1. I began "Passage" with a loose vine charcoal drawing on a white linen canvas prepared myself (see this blog post for more on making your own linen canvases). I used a thin tone of alizarin crimson and viridian. Again, I anticipated that some of the wash would show through in the final piece. I then set to work immediately on the face, hair and arm. As a portrait artist at heart, I can't usually work on the rest of the painting until I am satisfied that the face will turn out! This is as far as I got on day 1. As you can see, I've already established my lightest light (her shoulder) and darkest dark (under her elbow/behind her back).
2. I then worked on the hand and skull, trying to compare values and colors as accurately as possible to what was already established (face, hair, etc.). This is extremely important when coming back to work the next day, otherwise, it could end up looking like several different paintings in one rather than a solid, cohesive piece. I also tried to make sure my edges were interesting, working the background around the forms so that it looked soft and as if it were painted all at once. I began blocking in the sky (I suppose it looks like I was having a little too much fun!).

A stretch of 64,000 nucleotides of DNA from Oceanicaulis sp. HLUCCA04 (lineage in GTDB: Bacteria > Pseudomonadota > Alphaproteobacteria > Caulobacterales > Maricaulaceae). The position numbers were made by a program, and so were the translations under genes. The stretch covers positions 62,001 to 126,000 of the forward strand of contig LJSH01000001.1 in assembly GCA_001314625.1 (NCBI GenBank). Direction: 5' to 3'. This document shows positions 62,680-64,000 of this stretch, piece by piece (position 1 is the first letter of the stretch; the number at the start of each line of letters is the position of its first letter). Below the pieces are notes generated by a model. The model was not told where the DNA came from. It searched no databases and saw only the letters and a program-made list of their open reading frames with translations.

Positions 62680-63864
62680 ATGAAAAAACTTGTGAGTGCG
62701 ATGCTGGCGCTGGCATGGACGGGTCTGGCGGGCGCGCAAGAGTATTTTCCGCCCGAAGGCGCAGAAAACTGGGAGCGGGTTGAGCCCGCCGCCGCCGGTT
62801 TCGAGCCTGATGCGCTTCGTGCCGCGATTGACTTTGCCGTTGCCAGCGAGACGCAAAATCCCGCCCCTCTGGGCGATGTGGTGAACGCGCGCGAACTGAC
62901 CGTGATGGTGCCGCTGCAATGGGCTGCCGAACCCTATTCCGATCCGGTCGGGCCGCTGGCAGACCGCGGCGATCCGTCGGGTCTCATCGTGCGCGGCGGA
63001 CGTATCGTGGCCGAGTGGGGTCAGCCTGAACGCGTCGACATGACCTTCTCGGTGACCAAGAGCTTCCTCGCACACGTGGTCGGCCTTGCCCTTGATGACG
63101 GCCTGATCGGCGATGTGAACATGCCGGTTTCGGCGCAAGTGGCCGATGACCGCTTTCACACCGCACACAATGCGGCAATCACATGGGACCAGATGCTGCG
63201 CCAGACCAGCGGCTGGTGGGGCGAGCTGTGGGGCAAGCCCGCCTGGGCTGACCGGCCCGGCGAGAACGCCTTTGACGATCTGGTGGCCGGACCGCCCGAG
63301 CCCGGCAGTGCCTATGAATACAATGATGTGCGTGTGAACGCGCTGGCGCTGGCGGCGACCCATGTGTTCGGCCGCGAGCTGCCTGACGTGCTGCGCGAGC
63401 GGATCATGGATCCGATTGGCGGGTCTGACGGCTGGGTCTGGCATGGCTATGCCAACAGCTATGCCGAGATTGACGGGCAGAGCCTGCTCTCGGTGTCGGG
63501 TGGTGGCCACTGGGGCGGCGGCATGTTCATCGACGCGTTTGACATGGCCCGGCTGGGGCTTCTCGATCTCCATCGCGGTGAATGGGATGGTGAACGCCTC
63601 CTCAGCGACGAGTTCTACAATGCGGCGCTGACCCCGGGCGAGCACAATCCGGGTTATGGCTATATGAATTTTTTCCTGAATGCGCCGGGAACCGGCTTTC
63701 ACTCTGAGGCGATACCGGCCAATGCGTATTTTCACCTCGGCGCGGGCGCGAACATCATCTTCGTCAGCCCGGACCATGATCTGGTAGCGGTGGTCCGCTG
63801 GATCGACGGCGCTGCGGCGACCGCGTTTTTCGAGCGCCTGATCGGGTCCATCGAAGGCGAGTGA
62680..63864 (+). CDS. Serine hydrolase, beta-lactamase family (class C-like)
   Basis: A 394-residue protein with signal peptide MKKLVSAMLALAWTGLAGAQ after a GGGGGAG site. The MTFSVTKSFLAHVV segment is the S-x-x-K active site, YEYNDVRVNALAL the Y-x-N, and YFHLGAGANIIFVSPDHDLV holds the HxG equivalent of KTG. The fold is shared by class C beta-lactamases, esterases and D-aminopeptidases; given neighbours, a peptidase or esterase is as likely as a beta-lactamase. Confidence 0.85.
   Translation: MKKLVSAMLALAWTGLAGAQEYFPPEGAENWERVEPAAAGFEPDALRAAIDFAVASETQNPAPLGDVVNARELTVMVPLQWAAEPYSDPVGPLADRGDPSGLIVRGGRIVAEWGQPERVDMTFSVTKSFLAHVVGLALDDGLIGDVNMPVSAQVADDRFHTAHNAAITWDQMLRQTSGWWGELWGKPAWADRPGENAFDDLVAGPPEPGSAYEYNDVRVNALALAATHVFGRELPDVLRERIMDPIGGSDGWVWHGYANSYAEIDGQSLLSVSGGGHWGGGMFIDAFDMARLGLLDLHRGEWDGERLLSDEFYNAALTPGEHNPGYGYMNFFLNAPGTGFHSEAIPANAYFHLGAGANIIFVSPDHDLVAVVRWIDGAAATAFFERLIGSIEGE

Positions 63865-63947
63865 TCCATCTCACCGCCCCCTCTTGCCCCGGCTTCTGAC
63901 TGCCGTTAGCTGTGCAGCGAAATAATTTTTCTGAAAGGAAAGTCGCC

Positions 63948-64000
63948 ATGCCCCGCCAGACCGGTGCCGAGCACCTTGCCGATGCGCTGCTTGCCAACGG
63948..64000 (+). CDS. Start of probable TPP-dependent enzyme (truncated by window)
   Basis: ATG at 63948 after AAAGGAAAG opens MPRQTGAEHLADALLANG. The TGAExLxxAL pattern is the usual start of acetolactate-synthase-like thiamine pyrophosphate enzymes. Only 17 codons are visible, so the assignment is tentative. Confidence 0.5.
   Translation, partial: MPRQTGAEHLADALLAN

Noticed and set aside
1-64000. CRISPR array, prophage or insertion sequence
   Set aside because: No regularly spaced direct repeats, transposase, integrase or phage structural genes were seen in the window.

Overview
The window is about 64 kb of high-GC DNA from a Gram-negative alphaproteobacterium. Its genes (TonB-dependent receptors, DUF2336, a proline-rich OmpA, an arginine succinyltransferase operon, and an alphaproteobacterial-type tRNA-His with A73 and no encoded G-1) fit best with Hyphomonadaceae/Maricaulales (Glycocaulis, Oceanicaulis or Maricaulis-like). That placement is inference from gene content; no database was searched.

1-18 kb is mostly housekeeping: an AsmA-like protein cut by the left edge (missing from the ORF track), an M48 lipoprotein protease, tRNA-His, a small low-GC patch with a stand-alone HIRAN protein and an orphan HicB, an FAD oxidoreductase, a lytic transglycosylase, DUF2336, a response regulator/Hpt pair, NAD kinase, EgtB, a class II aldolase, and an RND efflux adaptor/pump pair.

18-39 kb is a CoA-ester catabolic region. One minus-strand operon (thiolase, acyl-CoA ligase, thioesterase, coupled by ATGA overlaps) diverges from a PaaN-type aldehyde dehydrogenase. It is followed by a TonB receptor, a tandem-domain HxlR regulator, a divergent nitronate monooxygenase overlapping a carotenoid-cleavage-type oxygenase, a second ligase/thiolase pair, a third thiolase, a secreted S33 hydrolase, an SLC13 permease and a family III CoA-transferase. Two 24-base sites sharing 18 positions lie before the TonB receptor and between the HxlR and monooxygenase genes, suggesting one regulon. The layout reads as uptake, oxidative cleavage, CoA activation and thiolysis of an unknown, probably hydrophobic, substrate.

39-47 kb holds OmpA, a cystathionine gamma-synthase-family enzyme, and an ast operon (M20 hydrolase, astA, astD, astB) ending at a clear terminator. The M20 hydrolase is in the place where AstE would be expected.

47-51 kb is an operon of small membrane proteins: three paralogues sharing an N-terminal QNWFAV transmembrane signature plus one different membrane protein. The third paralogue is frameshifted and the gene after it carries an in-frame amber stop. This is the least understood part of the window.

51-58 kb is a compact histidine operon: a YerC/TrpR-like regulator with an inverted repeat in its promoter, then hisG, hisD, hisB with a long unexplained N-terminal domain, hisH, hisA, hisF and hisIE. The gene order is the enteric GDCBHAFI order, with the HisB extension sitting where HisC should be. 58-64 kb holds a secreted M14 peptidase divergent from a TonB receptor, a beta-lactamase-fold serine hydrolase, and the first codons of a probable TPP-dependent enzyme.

3. It's hard to tell from the photo, but there was a LOT of paint in the lights of the wings (a mixture of pure white and lemon yellow, with touches of radiant blue and green). I used a lot of colors in this painting that are not part of my typical portrait palette; for example, the sky is Sevres blue (by Rembrandt), and the earthy green darks throughout consist of lots of olive green (Winsor & Newton). The yellow in the sky is mostly cadmium yellow pale and white, with some alizarin at the edges for the pinker tones.
4. I moved on to the white dress, which really doesn't have that much white in it at all! The shadow areas are a symphony of blues, purples, and greens, all remaining on the warm side relative to the cool lights. I had to squint a lot to make sure the folds didn't stand out too much. I was also careful not to make the shapes redundant or too similar to each other. I scumbled in the gravestone, keeping the paint thin so that the canvas texture added to the feeling of age and wear. The feet and legs were blocked in with darker values than the head and arms, since they are further away from the light source. I also covered the bottom of the painting with a thin patchwork of olive green and transparent brown to suggest the general value and color of the grass.
5. Moving forward, I refined the feet and legs. Because of my chosen color scheme, I was surprised at how much blue I ended up using in the skin (usually for skin tones I favor viridian over blue unless painting an African American model, or bright reflected lights).
6. Here is the finished piece. I used Rosemary mongoose hair brushes to attain the softness in the feathers, and painted the edges of the wings and background at the same time.
"Passage" - 36x24" - oil
“Yes, death. Death must be so beautiful. To lie in the soft brown earth, with the grasses waving above one's head, and listen to silence. To have no yesterday, and no to-morrow. To forget time, to forget life, to be at peace. You can help me. You can open for me the portals of death's house, for love is always with you, and love is stronger than death is.” - Oscar Wilde, The Canterville Ghost